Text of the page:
I leaned forward expectantly. Now, surely, the teacher would mention an appreciation for the sweep of human history or the importance of an informed perspective on world events.

“Test-taking strategies and study skills,” she said briskly. “That’s the main thing.”

[This post originally ran on the sister blog West Coast Stat Views.]

Tuesday, July 12, 2016

Friday, June 3, 2016

Thursday, June 2, 2016

Cosmo Garvin give us a tour of the Johnson/Rhee machine

Perhaps the saddest part is that, even after all this, there are still a number of movement reformers who continue to hold Michelle Rhee up as a martyr being so blunt because she cared so much.

Sacramento Shakedown  [emphasis added]

For his community work, Johnson was named one of George H. W. Bush’s “Thousand Points of Light” in 1991. The Sacramento Bee described Johnson’s charity as “almost saintly.”

Looked at more closely, it’s clear that the public benefits promised by Johnson’s various “public–private partnerships” often fail to materialize. Or they come at a very high price. A few examples:

• St. Hope’s development arm built Oak Park’s signature “40 Acres” building, including a beautifully restored Guild Theater, bookstore, and Oak Park’s first Starbucks. It also took nearly $3 million in city loans and grants. But for years, Oak Park residents complained that St. Hope’s properties were overgrown with weeds and illegal dumping. Johnson’s properties gathered dozens of code violations—racking up tens of thousands of dollars in fines. Today, the St. Hope website still promises that some of those properties “will be renovated over the next five years” or that they are “scheduled for 2007.” But as that last vow makes painfully clear, the website hasn’t been updated in years; meanwhile, the properties sit empty, unbuilt, or unrefurbished.

• St. Hope also promised to save Johnson’s alma mater, Sacramento High School. Lagging test scores in the early 2000s put Sac High on the state’s list of “failing schools.” Established in 1856, Sac High billed itself as the “second-oldest high school west of the Mississippi,” though the current building dates only from the 1970s. In 2003 the school board gave Sac High to Johnson’s St. Hope to run as a charter school.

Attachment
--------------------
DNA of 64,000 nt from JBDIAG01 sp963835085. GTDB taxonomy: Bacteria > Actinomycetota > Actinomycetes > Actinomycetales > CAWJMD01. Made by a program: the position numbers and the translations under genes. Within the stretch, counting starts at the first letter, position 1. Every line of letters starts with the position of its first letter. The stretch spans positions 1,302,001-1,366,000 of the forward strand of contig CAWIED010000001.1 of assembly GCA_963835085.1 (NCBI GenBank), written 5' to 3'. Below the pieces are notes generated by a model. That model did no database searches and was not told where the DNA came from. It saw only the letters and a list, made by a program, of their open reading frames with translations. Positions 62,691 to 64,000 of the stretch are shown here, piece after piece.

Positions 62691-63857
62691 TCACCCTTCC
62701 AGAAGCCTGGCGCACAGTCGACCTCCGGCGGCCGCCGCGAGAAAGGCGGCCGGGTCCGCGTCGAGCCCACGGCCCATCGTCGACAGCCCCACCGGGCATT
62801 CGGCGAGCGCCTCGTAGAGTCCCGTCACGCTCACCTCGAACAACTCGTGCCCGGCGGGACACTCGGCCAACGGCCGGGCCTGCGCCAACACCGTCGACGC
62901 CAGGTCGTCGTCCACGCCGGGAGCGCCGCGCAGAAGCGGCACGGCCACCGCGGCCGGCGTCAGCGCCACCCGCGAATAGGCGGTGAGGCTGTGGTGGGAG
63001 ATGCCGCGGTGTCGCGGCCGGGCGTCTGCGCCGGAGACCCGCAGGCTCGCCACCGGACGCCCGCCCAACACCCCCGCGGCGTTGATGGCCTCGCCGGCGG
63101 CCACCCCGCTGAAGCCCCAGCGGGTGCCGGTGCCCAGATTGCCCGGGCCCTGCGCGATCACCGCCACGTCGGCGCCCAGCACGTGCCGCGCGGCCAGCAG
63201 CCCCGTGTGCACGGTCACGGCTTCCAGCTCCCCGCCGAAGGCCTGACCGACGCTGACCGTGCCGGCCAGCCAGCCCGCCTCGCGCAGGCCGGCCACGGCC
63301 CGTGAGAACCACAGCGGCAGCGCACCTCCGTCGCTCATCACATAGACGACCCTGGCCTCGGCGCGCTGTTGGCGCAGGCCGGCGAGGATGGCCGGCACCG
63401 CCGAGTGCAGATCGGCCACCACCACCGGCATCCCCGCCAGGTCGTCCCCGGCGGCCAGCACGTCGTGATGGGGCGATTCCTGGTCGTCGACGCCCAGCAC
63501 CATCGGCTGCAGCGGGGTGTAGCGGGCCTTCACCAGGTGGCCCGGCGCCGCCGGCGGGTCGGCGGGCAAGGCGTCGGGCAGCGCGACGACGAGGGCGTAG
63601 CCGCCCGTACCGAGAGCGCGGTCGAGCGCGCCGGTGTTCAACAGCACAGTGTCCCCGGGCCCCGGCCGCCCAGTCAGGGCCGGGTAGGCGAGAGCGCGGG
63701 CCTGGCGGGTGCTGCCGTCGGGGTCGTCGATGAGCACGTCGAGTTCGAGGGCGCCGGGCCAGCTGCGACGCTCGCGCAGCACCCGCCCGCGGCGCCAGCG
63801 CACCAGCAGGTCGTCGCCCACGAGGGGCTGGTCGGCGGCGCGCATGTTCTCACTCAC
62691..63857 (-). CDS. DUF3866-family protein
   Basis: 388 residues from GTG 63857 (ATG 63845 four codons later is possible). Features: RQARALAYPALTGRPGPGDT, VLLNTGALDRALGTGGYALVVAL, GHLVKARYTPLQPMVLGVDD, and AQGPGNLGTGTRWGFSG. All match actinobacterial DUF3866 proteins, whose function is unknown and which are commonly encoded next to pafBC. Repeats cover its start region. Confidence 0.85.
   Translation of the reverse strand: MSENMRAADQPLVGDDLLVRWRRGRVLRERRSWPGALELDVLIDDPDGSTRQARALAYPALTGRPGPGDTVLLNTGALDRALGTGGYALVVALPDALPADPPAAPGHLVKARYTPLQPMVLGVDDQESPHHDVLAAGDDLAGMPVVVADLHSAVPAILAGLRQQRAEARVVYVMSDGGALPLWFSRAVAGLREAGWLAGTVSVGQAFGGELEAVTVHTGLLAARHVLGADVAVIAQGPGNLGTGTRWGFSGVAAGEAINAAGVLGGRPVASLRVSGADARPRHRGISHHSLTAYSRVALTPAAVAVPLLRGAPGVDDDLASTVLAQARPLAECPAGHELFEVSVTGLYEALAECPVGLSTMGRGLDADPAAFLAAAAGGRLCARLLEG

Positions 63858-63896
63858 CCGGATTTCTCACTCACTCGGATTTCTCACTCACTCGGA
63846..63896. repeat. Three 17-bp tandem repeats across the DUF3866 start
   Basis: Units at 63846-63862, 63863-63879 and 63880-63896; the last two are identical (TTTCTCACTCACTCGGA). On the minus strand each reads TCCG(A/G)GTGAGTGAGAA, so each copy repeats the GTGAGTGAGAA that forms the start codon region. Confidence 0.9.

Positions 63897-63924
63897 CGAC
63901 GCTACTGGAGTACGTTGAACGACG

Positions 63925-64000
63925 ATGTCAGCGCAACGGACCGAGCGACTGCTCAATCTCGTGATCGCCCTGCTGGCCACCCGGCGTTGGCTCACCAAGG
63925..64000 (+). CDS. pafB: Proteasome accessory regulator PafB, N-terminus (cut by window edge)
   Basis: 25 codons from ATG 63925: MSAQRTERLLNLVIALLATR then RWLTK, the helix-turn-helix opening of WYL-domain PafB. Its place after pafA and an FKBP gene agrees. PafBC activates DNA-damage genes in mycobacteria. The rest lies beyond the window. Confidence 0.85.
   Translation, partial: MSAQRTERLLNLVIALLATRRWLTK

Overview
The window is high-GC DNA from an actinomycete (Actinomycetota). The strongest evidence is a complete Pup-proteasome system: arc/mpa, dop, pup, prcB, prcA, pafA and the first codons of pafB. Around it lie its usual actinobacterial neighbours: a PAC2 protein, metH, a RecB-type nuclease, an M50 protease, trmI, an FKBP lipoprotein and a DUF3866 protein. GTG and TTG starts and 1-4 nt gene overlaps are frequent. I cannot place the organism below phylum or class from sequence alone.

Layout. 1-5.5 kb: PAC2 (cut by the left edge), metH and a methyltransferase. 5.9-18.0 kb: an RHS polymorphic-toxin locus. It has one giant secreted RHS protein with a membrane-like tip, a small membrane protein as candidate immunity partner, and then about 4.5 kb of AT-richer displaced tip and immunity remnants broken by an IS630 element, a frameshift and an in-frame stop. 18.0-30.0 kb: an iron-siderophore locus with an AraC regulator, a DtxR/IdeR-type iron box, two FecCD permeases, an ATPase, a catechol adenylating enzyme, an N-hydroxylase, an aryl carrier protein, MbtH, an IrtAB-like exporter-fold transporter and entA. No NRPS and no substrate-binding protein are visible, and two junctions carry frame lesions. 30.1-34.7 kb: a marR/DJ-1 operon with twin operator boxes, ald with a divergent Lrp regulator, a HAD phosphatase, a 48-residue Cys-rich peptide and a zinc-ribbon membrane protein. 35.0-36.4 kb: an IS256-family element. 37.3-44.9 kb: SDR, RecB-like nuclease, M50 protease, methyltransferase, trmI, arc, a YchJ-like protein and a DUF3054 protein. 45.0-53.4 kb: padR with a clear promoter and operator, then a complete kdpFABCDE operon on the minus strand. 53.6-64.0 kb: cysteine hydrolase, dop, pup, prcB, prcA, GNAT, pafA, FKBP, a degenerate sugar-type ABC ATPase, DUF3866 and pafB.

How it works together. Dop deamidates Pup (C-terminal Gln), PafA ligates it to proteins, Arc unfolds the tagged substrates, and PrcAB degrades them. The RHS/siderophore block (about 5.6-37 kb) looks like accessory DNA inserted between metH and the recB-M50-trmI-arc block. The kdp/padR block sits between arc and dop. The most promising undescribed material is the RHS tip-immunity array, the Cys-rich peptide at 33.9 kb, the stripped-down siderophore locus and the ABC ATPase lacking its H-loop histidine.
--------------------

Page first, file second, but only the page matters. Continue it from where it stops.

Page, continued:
The closure of Sac High was bitterly contested. Groups of parents and activists tried for years to kick St. Hope out and revive it as a neighborhood school. The takeover created an undying enmity between Johnson and the Sacramento teachers’ union. Sacramento Charter High School is a success if you go by test scores and graduation rates. But no real empirical comparison can be fairly made between the teeming comprehensive high school of two thousand students and the small charter school of nine hundred that is there today. The latter has an application process, and the local teachers’ union has accused the school of “counseling out” students who don’t perform. In other words, Johnson didn’t turn around Sac High—he gutted it and established a much smaller, more selective school in its place.

• St. Hope’s “Hood Corps” program was funded with AmeriCorps grants to get young volunteers involved in tutoring at-risk youth and other kinds of community service. In 2008 federal officials found that St. Hope had misused the AmeriCorps money for Johnson’s “personal needs and purposes and/or to provide added free or subsidized staff for one or more of the entities controlled by Mr. Johnson.” In other words, the AmeriCorps money helped pay salaries of St. Hope employees. Hood Corps students were also used to run errands for Johnson, to wash his car, and to recruit students for Johnson’s charter schools. Some were even assigned to work on political campaigns for incumbent school board members who, according to federal investigators, “would be more likely to vote in favor of renewing Sac High’s charter.” St. Hope eventually had to give back more than $400,000 to AmeriCorps, and for a time Johnson was barred from receiving public funds from the federal government.